It’s amazing what you can accomplish if you just have the time to do it.

One Core Idea

These two examples show both ends of the spectrum. But they illuminate one core idea:

In every decision, identify what the opposite of what you want is in every situation and work backwards from there. 

The practice of Inversion Thinking will change your business, your personal life, and even make you a few extra bucks along the way (or millions). 

If you thought this was interesting, we have MUCH more for you…

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Reverse Engineering Uber’s Disruptive Model for You to Copy & Use

One of the most overused terms across all industries is being a “disruptor.” So many already successful companies continually set their sights on this: 

  • “How can we disrupt the market?” 
  • “We need a disruptive idea to really put us back on coarse this year.”

The reason it’s so prevalent in the business today is because the uber successful companies (pun intended) transformed an already mature market and profited in such a way they’ve become the model home of the landscape we’re in. 

 At my most recent War Room Intensive, “Leverage, Grow, Buy & Sell,” we discussed just how brands like Uber & Airbnb did just that and how you can do it too. We’ve shared the full session on this in the video above. 

(NOTE: need some insight or even just interested in attending Roland’s Leverage, Exit, Growth, & Scale Intensive? When they aren’t 100% filled with War Room members, we sometimes offer them to qualified business owners. In fact, we have a handful of seats left for the next two coming up.)

Regardless of the “disruptive” principals Uber established, it still falls under one of the 14 business models every business I’ve come across does. 

You wouldn’t think that “Landlord/Tenant” applies to Uber, but it does. The landlord owns the car in this example, and the tenant is both Uber (for putting the passenger there) and the passenger.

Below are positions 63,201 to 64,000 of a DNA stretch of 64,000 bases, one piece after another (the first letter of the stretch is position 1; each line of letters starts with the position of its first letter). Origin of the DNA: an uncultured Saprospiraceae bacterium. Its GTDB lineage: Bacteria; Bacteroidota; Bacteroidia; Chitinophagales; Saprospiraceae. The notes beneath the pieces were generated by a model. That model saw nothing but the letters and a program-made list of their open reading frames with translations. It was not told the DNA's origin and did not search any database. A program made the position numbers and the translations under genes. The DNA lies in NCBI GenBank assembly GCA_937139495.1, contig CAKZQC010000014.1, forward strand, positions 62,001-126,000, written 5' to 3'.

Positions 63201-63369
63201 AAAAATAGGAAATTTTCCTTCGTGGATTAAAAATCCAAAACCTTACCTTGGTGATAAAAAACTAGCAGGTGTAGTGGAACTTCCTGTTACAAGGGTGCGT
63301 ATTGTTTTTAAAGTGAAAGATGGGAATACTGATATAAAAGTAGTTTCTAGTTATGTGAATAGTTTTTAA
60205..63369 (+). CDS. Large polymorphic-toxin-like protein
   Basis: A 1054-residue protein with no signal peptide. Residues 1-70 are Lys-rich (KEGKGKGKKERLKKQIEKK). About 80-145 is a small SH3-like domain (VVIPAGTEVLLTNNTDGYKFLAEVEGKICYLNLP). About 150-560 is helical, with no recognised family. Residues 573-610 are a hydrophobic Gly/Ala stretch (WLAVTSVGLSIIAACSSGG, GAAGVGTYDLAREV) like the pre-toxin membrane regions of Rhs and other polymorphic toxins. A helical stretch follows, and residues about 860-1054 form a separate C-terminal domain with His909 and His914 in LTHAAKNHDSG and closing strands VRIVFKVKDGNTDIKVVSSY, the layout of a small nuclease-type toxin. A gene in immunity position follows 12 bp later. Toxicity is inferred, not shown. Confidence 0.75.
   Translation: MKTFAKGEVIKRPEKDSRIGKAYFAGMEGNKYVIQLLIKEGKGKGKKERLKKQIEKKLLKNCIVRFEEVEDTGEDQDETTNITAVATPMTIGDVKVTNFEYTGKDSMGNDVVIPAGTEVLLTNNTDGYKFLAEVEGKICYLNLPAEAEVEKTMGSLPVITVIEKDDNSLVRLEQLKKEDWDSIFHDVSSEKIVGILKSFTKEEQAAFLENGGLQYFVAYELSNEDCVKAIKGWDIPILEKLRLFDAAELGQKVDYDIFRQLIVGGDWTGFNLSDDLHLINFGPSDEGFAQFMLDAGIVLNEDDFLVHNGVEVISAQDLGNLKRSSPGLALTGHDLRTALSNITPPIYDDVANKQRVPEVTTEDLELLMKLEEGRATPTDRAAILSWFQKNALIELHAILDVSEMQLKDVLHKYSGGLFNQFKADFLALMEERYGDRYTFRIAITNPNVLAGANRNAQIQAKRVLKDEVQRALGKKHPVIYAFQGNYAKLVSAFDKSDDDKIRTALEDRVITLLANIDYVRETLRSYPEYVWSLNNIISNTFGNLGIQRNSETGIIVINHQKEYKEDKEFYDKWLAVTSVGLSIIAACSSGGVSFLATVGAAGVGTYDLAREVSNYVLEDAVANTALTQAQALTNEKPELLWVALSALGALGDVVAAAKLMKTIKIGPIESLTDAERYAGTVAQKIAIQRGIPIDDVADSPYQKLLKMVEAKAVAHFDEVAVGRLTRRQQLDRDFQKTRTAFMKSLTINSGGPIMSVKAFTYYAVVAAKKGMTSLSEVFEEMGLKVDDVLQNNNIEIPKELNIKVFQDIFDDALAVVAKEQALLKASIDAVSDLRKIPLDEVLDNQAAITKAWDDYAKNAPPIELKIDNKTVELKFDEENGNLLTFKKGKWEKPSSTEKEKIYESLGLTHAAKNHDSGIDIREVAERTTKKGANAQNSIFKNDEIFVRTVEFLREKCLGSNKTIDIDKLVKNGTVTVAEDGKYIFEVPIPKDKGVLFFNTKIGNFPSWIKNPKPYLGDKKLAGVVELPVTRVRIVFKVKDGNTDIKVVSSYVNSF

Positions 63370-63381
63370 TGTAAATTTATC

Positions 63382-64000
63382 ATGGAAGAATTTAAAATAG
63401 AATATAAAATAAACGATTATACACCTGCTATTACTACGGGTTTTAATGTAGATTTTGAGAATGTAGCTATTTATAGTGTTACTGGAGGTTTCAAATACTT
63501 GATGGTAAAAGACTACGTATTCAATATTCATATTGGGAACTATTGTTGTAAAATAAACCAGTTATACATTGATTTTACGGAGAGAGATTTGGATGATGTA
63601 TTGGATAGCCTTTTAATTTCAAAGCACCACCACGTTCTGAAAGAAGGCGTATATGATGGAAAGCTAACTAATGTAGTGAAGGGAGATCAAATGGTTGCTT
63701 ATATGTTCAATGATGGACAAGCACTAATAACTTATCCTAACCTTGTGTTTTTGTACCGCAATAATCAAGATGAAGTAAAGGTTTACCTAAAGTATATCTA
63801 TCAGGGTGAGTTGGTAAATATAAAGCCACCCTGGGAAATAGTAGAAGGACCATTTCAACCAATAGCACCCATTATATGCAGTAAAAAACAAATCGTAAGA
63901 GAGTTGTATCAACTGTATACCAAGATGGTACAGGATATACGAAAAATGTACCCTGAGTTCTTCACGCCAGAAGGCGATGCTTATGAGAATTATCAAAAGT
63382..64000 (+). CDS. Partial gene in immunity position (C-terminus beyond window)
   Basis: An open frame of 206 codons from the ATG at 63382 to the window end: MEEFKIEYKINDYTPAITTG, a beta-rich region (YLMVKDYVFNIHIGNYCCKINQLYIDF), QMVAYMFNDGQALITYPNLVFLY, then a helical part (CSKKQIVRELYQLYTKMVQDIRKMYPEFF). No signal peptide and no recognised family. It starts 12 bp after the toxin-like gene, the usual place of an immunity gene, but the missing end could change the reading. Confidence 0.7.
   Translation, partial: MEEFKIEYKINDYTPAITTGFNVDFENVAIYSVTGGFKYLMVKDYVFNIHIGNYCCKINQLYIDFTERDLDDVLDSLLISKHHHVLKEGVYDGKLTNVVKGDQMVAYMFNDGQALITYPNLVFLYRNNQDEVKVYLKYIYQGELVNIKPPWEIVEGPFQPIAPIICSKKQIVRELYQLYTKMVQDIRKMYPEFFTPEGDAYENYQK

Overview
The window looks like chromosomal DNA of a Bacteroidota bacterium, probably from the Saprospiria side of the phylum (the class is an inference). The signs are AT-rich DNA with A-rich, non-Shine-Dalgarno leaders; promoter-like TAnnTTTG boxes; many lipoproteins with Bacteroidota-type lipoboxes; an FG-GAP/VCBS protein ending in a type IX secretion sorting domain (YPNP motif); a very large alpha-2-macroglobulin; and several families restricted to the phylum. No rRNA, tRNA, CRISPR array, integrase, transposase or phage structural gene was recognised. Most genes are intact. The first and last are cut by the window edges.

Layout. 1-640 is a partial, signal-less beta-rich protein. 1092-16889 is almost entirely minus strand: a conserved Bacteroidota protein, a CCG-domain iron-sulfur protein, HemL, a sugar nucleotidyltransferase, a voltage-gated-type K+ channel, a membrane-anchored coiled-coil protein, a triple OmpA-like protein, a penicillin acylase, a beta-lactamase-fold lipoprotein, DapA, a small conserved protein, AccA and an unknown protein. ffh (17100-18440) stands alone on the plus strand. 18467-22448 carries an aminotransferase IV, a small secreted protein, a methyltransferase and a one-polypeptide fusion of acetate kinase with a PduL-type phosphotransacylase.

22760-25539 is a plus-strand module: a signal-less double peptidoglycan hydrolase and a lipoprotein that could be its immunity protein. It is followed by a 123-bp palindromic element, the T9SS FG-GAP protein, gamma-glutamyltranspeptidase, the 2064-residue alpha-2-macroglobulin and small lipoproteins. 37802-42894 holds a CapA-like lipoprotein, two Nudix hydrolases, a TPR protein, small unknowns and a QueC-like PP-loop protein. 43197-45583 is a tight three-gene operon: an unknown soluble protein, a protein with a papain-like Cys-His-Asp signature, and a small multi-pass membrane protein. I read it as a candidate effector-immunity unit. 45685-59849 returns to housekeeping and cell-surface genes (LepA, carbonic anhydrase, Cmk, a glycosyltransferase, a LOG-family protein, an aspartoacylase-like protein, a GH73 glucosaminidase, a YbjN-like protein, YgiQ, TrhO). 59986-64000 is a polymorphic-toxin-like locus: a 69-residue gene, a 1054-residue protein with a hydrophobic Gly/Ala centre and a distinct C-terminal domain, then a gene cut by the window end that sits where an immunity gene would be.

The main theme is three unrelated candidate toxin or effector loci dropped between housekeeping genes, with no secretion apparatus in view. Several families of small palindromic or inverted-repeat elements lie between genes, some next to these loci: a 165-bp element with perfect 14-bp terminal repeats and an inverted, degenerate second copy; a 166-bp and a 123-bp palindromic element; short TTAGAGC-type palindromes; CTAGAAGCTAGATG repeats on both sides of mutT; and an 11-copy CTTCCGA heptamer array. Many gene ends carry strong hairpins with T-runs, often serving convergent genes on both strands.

What’s interesting is when you start mixing and matching these business models with different pricing models, you can get really creative. Here’s how Uber did it:

There’s about 14 basic pricing models to use. Uber’s primary business model was “Broker: Connect Drivers with Passengers” and their primary pricing model is “Volume.” Uber charges a 15-30% broker fee for connecting drivers with passengers. 

As for the secondary models, Uber’s business model here is “Landlord/Tenant: Drivers Rent Car Space” and “Tiered Based on the Type of Car Requested.” Connect that with Uber’s secondary pricing model, “Volume: Distance & Miles.” and “Time of Day Premium (surge fees. Everyone’s favorite.) 

Uber’s third model was rolled out when they created an Affiliate Program to pay out Referral Fees to New Customers,” and did the same for new drivers. 

While it sounds like Uber was disruptive, they simply did something unique in a mature market. You can take these business & pricing models and mix & match them for your business, the same as Uber did to become so “disruptive.” 

(NOTE: the full clip in the video above also details how Airbnb did this too and even more insight into how you can effectively disrupt like these two companies did in their industries.)

If you thought this was interesting, we have MUCH more for you…

Interested in War Room? See if you qualify below.